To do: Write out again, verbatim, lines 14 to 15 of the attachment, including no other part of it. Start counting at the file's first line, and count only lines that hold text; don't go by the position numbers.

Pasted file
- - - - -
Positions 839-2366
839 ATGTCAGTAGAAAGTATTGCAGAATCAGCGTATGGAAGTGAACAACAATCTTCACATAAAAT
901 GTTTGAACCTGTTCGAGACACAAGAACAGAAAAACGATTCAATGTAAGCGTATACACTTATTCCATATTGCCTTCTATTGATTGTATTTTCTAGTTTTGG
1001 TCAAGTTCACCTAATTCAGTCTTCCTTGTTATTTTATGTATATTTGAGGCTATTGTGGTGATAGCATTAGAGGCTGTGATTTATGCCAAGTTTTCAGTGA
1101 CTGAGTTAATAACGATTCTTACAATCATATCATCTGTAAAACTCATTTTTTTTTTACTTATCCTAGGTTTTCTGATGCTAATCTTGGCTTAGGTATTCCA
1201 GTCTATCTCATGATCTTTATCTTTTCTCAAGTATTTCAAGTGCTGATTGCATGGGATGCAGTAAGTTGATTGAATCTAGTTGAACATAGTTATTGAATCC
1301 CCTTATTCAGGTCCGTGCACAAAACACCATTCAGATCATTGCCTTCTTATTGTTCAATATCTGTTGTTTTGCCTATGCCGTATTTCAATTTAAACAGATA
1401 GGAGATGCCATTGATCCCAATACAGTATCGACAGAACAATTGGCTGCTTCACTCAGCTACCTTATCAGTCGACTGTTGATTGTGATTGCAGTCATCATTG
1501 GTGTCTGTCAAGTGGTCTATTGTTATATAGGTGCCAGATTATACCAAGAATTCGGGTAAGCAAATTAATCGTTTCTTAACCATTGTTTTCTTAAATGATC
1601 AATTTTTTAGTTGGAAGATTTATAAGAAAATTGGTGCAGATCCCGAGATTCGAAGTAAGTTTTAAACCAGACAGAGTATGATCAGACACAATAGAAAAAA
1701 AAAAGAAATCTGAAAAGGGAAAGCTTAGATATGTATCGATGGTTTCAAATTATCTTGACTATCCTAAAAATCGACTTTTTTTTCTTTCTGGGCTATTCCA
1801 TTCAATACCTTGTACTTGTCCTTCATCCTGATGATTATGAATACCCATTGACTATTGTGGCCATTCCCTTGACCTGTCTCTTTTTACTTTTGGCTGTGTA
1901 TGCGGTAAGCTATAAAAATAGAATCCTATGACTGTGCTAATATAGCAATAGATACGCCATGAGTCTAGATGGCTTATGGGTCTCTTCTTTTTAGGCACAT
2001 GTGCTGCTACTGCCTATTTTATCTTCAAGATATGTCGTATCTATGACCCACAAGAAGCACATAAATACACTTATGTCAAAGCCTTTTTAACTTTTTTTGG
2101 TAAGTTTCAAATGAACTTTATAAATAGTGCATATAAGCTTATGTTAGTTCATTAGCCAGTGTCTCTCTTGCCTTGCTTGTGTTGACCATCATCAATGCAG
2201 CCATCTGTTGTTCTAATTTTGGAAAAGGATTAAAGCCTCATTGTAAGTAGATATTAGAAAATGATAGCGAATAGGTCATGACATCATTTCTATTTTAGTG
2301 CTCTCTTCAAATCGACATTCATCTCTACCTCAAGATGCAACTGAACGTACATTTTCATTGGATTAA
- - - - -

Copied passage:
2001 GTGCTGCTACTGCCTATTTTATCTTCAAGATATGTCGTATCTATGACCCACAAGAAGCACATAAATACACTTATGTCAAAGCCTTTTTAACTTTTTTTGG
2101 TAAGTTTCAAATGAACTTTATAAATAGTGCATATAAGCTTATGTTAGTTCATTAGCCAGTGTCTCTCTTGCCTTGCTTGTGTTGACCATCATCAATGCAG